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Implicit cultural norms and accessible social media

. This post is sourced from a Tweet thread, posted on February 22, 2021.

Implicit cultural norms and accessible social media have come up in conversation a few times with different groups in the past week, so I want to talk about it.

Explicit norms are the parameters the social media platform sets for you. Tweets are predominately text and images, Instagram is images and video, etc.

All major social media platforms allow their users to provide alternate descriptions for their uploaded image content.

Alternate descriptions are incredibly important. They allow people who can’t see the images to be able to understand, and importantly, participate. Unfortunately, most social media platform bury the ability to add alternate descriptions deep in their submenus. Twitter and Instagram are two of the worst offenders, in my opinion.

But we’re not here to dunk on Twitter product. We’re here to talk about TikTok. I’d also like to say that I’m talking about TikTok users, and not TikTok the company—TikTok the company is incredibly problematic when it comes to disability.

On TikTok, the UI allows you to add captions to your video. There’s a decent amount of customization options, as well. This allows the user to personalize their video and reinforce the mood they’re trying to create. The UI for captioning is also top-level UI. It is not tucked away under some digital rug.

This explicit, top-level UI leads to a really good implicit cultural norm: successful videos get captioned.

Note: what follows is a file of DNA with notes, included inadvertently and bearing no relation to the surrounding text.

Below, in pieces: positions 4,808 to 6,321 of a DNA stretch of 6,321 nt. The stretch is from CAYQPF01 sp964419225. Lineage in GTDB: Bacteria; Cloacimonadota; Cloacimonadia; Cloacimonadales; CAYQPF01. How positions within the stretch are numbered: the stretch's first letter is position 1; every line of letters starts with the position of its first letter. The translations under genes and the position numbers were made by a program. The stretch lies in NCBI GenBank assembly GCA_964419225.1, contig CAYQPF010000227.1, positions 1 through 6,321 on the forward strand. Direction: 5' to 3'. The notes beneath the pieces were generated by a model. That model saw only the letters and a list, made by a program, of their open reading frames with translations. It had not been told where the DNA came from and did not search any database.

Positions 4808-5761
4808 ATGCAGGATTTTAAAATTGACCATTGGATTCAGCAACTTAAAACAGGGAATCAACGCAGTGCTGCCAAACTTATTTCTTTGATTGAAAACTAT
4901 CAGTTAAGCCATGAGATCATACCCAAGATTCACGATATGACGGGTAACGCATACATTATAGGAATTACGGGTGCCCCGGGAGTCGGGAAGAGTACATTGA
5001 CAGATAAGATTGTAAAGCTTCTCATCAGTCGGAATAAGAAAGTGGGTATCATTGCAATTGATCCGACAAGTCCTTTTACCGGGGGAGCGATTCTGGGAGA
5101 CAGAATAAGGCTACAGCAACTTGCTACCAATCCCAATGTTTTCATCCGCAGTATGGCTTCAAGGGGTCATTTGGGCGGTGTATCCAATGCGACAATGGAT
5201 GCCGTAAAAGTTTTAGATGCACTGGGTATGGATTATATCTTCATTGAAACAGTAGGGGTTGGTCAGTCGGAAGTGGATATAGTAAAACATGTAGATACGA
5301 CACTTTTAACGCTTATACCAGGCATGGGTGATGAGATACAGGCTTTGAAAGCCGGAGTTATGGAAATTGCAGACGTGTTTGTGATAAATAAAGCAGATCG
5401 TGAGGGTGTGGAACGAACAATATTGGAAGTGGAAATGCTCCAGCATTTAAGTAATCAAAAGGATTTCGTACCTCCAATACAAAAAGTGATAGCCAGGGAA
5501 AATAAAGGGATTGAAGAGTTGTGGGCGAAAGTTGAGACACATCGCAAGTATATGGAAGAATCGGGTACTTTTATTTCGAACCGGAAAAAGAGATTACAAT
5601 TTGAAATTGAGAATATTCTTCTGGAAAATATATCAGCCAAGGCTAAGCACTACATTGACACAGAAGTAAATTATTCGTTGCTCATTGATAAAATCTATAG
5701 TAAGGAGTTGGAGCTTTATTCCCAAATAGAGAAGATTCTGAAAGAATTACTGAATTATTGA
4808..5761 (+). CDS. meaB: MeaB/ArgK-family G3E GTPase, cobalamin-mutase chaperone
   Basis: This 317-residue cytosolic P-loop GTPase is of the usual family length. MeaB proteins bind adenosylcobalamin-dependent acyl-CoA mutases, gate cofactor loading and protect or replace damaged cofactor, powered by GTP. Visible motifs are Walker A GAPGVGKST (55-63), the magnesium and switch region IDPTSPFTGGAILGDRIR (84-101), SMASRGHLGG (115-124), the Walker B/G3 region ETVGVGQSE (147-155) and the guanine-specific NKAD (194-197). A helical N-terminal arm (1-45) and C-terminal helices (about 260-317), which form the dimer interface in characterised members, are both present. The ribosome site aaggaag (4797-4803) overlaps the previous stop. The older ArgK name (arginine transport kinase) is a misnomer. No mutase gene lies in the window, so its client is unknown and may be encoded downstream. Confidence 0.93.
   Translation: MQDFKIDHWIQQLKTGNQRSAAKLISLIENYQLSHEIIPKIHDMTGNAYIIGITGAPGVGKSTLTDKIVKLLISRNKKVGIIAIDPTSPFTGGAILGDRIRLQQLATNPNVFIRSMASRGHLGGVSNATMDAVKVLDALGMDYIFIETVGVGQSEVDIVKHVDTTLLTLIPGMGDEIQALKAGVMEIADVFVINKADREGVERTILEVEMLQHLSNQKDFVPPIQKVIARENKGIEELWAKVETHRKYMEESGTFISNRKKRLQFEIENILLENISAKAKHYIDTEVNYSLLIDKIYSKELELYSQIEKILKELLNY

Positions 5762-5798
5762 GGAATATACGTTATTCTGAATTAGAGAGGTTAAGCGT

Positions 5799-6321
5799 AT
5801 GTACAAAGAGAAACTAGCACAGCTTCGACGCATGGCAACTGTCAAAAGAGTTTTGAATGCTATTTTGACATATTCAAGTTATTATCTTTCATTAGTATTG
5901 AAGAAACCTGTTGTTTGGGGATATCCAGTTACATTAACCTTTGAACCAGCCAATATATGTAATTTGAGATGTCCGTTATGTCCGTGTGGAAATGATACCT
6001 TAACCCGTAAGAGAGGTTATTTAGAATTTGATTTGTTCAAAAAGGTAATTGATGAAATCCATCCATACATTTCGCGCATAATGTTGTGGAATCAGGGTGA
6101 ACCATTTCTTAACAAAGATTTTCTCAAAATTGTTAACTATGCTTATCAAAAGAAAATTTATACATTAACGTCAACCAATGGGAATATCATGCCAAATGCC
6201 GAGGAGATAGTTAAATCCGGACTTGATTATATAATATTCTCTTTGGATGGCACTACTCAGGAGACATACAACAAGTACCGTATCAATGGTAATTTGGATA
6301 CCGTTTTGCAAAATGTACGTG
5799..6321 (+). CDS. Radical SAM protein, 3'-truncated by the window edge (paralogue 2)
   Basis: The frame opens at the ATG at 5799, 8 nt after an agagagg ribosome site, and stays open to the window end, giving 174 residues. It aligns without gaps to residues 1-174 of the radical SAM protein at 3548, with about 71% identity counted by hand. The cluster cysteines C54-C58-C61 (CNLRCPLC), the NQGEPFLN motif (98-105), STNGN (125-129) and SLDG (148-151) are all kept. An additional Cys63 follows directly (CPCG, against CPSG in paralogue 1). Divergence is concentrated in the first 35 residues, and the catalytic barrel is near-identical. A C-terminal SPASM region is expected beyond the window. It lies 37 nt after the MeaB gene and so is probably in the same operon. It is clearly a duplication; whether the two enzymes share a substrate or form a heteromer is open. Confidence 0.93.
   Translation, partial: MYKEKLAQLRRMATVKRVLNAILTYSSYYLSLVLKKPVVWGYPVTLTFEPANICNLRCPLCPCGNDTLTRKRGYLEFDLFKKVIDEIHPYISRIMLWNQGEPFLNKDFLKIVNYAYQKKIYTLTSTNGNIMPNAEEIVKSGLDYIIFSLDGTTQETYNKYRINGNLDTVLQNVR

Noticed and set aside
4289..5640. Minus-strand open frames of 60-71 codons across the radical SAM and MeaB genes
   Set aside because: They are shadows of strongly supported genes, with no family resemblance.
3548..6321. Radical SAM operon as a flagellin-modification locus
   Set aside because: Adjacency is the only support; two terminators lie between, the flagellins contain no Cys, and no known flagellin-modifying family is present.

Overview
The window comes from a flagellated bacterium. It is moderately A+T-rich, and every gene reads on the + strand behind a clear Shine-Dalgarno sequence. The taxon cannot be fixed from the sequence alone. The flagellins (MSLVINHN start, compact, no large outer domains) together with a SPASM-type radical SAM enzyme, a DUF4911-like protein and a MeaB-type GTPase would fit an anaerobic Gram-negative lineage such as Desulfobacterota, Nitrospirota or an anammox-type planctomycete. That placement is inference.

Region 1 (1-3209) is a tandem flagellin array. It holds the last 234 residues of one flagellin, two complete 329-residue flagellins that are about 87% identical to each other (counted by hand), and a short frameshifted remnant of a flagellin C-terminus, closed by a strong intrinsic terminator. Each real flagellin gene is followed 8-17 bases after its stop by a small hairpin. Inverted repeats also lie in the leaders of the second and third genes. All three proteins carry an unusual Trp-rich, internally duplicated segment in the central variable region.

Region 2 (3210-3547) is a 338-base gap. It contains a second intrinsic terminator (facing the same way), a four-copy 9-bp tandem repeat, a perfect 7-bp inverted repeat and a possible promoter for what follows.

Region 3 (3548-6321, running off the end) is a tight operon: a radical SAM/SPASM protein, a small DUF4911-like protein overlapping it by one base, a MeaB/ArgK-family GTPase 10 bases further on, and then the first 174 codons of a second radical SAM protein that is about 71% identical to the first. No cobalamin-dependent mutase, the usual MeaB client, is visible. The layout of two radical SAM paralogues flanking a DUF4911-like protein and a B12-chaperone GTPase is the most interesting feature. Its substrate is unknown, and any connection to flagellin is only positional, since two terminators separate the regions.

By this, I mean more often than not viral videos have some degree of captioning, and viral videos are modeled by people seeking to also go viral. By the same token, it is understood that unsuccessful videos don’t have captions. Implicit culture. Then you factor in what content is algorithmically boosted and things get really interesting.

I’d also like to say the ripple effects of this are really good. I include alt descriptions in my tweeted images, but I’m also really boring. Should low vision Twitter users have to only follow accessibility practitioners because chances are better that they can participate? No, that’s awful and limiting.

You can’t create a more accessible social media platform just on appeal to empathy alone. In fact, some users will specifically not use these features for that reason. You need to remove artificial friction and let the community model the success you want to see.

I think implicitly accessible social media culture is really interesting and important thing, and it’s something I hope more social media platforms pay attention to.